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actually, it does imply that, to some degree. the one extra gear is not really a big deal, but the cassettes, chains, derailleurs, and chainrings for 10 speed stuff have all been redesigned to work better and smoother. I would chalk that up to marketing hype but I have ridden both Shimano XT 9 speed and XT 10 speed, and, even with brand new components on both, the 10 speed components are noticeably smoother! supposedly the chains are actually stronger too.

getting a bike with 9 speed versus 10 speed components would not be a deal-breaker for me, but given the choice, I think the 10 speed stuff is better. plus, with a lot of the 10 speed stuff, you can get a rear derailleur with a clutch to cut down on chain slap, which is probably worth it by itself.
I was making a more general distinction of 10 speed Deore vs. 9 speed XT.

As for the rest of the comments.... :)
 

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gobsmacked
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:) I must say I am marveling at the responses to my query about bicycle models that may fit my request. I understand the powerful urge people have to share their bicycle knowledge and experiences. Sharing knowledge makes a person feel good. It is unfortunate that knowledge, experience and understanding about mt bikes, shared here, ends at understanding and replying to the question asked. I am still holding out hope for suggestions on specific bike models.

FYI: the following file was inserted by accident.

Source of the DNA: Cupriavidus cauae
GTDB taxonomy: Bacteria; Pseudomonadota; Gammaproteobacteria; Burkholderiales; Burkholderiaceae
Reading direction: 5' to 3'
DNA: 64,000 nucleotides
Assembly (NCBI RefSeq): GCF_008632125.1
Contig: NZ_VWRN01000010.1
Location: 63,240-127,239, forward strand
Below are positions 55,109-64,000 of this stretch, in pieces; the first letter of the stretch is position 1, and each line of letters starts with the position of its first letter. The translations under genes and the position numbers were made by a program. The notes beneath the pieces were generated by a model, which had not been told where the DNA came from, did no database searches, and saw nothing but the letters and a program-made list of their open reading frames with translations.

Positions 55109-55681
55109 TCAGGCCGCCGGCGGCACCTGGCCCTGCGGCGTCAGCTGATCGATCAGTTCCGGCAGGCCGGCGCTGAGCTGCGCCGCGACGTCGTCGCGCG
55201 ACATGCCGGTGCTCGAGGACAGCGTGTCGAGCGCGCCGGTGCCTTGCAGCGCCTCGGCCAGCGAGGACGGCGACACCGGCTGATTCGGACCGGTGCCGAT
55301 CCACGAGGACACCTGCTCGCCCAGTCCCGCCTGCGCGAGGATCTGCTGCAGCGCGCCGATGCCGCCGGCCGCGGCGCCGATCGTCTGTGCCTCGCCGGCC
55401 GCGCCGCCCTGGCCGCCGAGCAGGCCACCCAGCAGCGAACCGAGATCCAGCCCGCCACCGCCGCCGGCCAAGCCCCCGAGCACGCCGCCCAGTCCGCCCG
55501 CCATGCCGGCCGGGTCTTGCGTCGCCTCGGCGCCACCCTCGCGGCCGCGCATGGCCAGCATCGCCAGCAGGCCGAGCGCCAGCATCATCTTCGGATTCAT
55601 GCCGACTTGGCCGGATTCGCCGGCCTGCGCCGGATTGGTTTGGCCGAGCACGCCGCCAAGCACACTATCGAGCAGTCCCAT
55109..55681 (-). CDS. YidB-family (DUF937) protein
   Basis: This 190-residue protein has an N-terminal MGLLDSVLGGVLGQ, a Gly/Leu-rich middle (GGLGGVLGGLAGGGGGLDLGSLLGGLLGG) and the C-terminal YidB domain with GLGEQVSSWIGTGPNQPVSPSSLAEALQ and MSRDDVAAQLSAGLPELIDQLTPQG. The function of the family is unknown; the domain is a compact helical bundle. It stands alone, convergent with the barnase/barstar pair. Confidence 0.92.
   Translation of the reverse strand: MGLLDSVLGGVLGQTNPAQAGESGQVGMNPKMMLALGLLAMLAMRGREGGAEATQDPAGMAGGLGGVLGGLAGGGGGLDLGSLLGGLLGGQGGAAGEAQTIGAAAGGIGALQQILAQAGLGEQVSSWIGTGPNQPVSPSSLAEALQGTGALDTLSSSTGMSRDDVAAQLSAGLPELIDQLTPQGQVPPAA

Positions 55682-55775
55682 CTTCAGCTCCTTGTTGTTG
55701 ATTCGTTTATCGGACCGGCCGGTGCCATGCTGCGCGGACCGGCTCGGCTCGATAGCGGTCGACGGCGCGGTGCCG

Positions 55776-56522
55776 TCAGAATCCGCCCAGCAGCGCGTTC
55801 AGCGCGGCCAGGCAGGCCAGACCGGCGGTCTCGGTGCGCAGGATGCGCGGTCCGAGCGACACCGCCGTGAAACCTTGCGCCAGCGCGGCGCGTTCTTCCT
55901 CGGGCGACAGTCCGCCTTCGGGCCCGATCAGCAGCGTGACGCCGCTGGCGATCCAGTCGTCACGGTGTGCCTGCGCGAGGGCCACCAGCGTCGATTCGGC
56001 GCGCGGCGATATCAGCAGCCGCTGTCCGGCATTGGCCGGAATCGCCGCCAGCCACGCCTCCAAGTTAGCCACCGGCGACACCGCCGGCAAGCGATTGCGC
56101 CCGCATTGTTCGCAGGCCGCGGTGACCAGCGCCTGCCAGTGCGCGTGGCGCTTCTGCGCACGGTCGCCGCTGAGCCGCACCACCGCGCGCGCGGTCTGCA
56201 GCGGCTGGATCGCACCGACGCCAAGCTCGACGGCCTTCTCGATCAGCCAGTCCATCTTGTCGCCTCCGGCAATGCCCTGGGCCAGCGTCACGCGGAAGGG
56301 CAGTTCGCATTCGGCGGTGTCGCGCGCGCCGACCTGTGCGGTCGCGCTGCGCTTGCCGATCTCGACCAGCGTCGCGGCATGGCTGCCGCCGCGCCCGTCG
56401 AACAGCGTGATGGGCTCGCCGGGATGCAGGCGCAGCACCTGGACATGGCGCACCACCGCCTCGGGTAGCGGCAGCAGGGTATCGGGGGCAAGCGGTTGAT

It is as if I asked where to buy an apple and y'all replied by wondering why I hadn't considered an orange. Well, it is because I want an apple.
I can write a lengthy post filled with multiple and valid reasons why I am searching for such a bike, but I thought the crowd would appreciate a more straight forward question. (Even though I know it is not easy, which is why I posted here).

Thanks!
I suppose it's because people are trying to help you go in the general right direction and expect you to do some homework on your own.

Anyhow, good luck with them apples, Out.